Charlie Foxtrot: Houston vets' post-service challenges

They served proudly, then came home broken and feeling abandoned.

 

HOUSTON - They served proudly, then came home broken and feeling abandoned. Military veterans said it is a true story for many of their brothers who lost benefits for reasons related to mental trauma suffered during deployment.

Their families suffer, too.

“…I REALLY MISS HIM”

Once daddy’s little princess, Isabella Castillo is now his 10-year-old YouTube comedian. She frequently posts videos to make mom and smile and laugh just like Bella’s dad, Donnie, used to do.

As one of her recorded diaries posted online 10 months and three days after her father’s funeral proves, Bella also inherited his passion. 

“My father was a veteran and had PTSD and was also an alcoholic. So my father committed suicide on August 18, 2014, and I really miss him,” she said.

listen

 

“HE WOULD DRINK TO GET OUT HIS HEAD”

Army specialist Donald “Christopher” Castillo of Houston proudly served his country during Operation Desert Storm. Then he came home a wounded soul, wanting out.

“It was kind of like a relationship,” Castillo’s widow Jenepher said. “(You) go into it with these high hopes, but then for whatever reason things go sour.”

Jenepher met her husband years after he came home. 

“He was funny,” she said. “That’s aside from being handsome (and) being a gentleman.”

He was also in and out VA hospitals. He struggled with post-traumatic stress and coped with alcohol when counseling didn’t work, Castillo’s widow said.

“He would drink to get out of his head,” she said. “That’s the sad part is (that) once you drink enough, you get back in your head and you get worse. That’s a cycle. By that time, you’re addicted and that’s what happened to him.”

 

“I DRANK TO GO TO SLEEP… DID DRUGS TO STAY AWAKE.”

It happened to Justin Bullock, too. He was an artillery man happy to serve his country and fire some of the world’s biggest guns. Then in 2004 while stationed in Ramadi, Iraq, Bullock saw insurgent rockets kill three of his fellow soldiers.

“It was difficult to watch and was a very stark reminder of how vulnerable we were,” Bullock said.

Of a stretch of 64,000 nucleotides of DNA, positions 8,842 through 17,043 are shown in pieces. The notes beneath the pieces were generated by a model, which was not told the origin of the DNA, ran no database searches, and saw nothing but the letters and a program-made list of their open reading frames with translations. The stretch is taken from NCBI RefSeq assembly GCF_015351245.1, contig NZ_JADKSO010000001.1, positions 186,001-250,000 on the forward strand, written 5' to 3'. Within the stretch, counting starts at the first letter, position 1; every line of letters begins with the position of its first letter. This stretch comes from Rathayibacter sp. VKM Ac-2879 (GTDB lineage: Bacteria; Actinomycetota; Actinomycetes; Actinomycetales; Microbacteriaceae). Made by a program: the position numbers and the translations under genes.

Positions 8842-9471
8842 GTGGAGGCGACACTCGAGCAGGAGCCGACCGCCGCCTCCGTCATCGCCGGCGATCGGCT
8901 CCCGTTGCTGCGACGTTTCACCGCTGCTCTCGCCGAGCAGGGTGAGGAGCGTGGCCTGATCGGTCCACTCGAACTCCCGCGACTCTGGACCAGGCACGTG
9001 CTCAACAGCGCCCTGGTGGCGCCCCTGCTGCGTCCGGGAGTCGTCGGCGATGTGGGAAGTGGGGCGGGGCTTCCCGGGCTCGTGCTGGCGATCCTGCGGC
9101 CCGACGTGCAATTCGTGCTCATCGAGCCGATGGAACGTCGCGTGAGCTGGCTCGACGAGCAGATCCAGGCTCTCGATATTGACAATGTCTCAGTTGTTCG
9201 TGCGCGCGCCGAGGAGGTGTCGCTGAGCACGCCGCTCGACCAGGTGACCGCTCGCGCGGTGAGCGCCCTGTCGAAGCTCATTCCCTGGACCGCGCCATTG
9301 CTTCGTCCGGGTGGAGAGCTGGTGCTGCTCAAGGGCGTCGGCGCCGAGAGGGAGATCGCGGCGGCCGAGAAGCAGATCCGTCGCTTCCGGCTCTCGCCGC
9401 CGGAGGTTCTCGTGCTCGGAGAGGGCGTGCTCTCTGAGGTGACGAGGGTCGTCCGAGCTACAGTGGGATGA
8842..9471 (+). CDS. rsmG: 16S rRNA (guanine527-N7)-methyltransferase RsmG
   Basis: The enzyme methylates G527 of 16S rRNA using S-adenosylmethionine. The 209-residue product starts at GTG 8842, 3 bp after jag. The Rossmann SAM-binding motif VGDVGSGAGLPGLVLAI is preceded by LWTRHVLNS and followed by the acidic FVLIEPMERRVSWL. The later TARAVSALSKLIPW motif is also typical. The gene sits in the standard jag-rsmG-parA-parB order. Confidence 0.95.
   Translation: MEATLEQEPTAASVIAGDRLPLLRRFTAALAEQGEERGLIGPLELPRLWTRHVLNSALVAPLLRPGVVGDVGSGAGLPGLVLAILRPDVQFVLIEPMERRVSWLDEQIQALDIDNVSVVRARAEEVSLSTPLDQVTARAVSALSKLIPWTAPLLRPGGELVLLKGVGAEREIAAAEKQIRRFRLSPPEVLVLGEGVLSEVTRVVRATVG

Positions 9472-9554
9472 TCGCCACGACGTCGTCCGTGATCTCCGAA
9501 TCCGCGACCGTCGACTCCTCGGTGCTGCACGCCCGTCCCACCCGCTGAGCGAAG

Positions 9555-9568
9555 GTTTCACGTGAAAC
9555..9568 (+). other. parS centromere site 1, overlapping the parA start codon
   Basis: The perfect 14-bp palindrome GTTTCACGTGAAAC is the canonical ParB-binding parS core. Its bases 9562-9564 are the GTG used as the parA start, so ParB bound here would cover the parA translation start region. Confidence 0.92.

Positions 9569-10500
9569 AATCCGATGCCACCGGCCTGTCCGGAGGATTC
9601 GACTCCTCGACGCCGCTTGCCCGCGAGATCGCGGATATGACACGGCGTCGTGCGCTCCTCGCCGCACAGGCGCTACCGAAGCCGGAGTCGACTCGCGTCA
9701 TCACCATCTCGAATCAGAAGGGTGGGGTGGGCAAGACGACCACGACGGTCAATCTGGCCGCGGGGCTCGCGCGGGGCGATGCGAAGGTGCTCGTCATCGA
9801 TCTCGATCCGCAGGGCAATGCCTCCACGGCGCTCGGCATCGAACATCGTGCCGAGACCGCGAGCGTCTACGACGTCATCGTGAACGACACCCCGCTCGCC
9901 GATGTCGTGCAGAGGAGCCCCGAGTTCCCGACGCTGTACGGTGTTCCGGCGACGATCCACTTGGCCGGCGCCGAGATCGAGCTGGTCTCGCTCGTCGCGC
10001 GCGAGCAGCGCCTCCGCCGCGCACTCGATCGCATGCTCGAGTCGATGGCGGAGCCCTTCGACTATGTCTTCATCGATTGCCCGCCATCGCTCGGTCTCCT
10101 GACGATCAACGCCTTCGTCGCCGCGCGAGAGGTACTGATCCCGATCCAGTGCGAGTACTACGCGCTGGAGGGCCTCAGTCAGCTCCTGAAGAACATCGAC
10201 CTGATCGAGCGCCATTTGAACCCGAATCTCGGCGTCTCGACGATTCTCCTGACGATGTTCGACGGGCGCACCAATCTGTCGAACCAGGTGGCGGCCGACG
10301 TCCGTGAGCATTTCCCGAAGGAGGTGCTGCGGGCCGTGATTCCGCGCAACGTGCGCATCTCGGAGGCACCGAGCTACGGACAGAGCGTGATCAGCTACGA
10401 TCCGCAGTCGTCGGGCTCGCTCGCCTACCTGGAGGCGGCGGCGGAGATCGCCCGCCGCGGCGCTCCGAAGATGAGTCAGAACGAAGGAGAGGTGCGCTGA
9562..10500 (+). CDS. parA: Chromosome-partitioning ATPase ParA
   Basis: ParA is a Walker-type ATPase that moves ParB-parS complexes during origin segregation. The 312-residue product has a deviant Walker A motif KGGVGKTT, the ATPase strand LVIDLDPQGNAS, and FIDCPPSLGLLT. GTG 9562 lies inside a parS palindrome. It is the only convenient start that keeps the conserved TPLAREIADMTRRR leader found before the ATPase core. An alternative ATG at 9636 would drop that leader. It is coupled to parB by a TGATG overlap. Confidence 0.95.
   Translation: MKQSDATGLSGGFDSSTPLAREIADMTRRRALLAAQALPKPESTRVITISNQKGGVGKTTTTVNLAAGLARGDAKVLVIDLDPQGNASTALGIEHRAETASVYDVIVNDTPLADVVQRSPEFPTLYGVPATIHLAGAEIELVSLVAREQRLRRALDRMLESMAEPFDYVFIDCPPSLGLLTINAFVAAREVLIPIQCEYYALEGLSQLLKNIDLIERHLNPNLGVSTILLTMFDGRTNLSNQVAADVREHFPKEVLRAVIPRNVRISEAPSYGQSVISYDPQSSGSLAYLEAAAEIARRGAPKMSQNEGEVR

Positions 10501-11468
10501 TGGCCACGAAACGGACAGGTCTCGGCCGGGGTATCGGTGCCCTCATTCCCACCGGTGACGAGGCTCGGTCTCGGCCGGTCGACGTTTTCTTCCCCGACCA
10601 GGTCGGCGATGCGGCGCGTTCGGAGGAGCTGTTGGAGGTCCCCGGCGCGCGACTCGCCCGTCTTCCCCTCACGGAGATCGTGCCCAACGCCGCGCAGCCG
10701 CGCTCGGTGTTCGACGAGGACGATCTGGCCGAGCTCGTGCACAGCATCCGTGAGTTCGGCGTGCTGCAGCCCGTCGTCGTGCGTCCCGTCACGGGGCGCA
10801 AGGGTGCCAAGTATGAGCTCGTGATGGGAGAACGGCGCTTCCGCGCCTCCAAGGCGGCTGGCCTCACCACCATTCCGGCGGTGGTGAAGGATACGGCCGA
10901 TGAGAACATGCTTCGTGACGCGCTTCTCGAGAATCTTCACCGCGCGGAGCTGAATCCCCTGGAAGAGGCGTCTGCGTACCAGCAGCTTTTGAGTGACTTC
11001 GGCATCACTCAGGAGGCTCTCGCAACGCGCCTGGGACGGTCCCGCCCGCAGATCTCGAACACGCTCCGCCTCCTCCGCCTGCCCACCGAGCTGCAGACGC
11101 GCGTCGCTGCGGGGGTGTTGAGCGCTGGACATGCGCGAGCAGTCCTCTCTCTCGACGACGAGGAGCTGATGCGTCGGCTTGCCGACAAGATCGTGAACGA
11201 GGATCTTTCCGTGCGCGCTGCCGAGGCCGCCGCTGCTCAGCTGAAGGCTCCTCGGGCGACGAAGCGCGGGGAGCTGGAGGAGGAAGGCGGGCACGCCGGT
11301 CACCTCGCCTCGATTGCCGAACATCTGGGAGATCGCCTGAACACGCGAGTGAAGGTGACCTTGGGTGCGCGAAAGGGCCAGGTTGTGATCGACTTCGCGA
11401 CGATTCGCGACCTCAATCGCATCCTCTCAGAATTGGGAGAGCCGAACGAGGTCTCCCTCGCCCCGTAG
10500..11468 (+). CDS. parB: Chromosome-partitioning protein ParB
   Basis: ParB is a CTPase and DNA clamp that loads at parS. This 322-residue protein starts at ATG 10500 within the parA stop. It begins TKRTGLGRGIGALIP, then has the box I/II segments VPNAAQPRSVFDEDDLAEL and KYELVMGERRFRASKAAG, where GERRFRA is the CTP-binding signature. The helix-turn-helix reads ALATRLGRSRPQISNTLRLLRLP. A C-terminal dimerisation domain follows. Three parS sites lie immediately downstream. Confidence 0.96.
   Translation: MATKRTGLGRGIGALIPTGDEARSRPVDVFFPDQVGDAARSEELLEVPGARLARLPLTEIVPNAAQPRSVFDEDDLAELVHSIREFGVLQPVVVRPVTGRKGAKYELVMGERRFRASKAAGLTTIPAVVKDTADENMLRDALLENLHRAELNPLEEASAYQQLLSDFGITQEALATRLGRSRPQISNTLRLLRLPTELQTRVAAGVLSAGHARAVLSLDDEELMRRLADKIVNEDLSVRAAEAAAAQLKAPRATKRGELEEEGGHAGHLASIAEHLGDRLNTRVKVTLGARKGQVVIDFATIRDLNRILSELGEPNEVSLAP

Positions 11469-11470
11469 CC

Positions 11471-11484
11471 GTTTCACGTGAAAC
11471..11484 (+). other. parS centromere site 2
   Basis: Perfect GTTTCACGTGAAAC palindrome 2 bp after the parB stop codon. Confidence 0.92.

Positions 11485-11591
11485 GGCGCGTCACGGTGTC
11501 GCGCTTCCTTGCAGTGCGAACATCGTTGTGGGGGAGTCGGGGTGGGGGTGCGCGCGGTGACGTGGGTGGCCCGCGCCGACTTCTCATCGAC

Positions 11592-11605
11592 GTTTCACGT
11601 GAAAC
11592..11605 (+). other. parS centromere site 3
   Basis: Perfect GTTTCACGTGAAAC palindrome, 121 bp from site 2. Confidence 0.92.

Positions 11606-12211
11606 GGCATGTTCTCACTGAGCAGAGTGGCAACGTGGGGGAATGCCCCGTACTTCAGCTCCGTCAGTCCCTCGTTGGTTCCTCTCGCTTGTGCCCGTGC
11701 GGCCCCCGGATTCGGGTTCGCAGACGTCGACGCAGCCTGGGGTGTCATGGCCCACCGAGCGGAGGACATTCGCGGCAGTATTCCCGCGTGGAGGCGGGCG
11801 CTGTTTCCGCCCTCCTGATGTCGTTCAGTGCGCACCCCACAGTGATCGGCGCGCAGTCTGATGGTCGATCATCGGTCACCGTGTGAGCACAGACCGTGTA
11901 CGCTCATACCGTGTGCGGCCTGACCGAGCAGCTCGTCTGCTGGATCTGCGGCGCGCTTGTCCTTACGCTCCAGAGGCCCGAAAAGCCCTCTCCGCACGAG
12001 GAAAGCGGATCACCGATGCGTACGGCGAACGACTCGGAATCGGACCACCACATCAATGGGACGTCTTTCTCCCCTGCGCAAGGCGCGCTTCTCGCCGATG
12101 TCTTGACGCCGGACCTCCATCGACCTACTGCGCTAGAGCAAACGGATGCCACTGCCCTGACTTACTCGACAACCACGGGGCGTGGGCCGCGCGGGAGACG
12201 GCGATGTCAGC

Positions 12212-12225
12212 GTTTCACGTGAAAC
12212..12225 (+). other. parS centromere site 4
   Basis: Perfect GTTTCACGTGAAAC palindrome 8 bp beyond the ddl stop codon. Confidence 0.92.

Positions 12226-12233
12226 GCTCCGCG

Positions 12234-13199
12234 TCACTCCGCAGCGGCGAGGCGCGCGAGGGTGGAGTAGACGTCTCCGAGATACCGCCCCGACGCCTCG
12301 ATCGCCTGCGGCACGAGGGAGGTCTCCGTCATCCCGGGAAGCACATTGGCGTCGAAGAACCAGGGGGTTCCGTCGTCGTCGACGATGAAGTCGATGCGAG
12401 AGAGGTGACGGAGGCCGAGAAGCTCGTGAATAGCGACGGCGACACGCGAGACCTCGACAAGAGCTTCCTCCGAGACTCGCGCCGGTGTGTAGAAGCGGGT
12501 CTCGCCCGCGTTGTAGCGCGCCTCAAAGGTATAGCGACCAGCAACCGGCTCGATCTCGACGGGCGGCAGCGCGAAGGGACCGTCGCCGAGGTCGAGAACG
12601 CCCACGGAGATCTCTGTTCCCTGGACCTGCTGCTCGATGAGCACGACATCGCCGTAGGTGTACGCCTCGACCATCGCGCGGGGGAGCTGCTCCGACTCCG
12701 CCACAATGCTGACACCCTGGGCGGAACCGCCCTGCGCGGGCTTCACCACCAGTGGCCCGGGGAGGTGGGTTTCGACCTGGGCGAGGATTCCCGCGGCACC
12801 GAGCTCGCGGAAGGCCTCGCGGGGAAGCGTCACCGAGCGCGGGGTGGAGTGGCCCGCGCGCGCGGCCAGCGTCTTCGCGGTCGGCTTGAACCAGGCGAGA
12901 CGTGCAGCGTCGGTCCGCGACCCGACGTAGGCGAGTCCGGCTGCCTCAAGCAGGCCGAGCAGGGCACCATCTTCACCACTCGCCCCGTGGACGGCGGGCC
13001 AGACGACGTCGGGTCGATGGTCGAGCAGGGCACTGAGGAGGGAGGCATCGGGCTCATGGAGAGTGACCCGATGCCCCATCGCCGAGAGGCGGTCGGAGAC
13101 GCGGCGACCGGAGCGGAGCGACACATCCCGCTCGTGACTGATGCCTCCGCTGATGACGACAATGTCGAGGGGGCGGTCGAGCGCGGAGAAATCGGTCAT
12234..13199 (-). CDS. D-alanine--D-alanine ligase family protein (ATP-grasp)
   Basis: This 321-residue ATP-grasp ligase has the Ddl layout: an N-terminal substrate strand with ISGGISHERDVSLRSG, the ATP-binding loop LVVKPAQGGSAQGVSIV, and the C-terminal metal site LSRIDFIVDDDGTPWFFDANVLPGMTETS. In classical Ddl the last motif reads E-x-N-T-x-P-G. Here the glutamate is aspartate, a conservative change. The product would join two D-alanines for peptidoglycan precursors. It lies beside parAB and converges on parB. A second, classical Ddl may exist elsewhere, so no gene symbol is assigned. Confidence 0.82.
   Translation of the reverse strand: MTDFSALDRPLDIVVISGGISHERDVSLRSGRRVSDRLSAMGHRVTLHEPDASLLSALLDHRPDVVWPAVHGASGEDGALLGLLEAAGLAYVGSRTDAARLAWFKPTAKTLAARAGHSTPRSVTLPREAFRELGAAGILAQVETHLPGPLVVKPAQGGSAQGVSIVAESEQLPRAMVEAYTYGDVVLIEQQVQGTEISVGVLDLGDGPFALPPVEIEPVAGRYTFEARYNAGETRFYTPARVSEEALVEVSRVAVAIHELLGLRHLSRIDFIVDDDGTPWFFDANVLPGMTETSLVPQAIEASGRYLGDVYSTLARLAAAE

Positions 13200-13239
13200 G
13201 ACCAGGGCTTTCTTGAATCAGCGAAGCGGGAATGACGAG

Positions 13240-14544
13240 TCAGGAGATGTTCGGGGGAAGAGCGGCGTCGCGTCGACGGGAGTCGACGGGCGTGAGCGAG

Doctors diagnosed him with PTSD then sent him back to work, Bullock said.

“I was able to go see a psychiatrist a few times who prescribed me three different anti-depressants and two different sleep aids and a migraine medicine,” he said. “That was it.”

So he turned to alcohol and drugs. Bullock later was AWOL at least three times. It cost him his career. After two court martials, Bullock accepted a “bad conduct” discharge. 

Per military policy, veterans with less than honorable discharges do not qualify for benefits.

For Bullock, that means no VA help for the PTSD and traumatic brain injury he suffered serving his country.

“When I found out about that, I pretty much lost my mind and went into a real tailspin of alcohol and drugs,” Bullock said.

Since 2001, 125,000 veterans, almost the population of Waco, Texas, do not have access to basic services through the VA, according to Swords to Plowshares.

 

“…WE NEED LEGISLATION CHANGES…”

“I have right now almost 300 cases,” said Daniel Espinoza, a congressional aide.

Espinoza works through Congresswoman Sheila Jackson-Lee’s office to get discharge upgrades for veterans.

The discharge appeals process takes up to two years, Espinoza said. In that time, he said many veterans lose hope.

“I think we need legislation changes,” Espinoza said.

Last year, President Obama signed the Clay Hunt SAV Act expanding VA mental health services and suicide prevention practices. The proposed Fairness to Veterans Act and the Veteran Urgent Access to Mental Healthcare Act could provide treatment to vets without honorable discharges.

Meanwhile, at least 8,000 veterans a year commit suicide, according to the veteran outreach group 22 Until None.

Espinoza goes to funerals once a week.

“I feel that is my responsibility,” he said. “I was a corpsman. My job is to take care of Marines and if I don’t do it, who's going to do it?”

 

“…MY PATHWAY TO HEALING…”

Donnie Castillo’s around-the-clock drinking eventually caused chaotic fights at home and six years of on and off separation from his wife. Donnie later took his own life.

“He had no hope that it was going to get better,” Jenepher Castillo said.

Isabella Castillo can only hug her dad’s headstone.  She and her mom also volunteer with the Lone Survivor Foundation and other veterans’ service organizations.

“It’s called my pathway to healing,” Jenepher Castillo said.

By sharing their story, Jenepher and Isabella try to make a difference for other families and in the process heal their own.

“For all those people who still have a father or their father has passed on, especially if they’re in the Army, thank you.Thank you for being a father.”

If you want to help, you can sign a petition urging Congress to pass the Fairness to Veterans Act.

(© 2016 KHOU)


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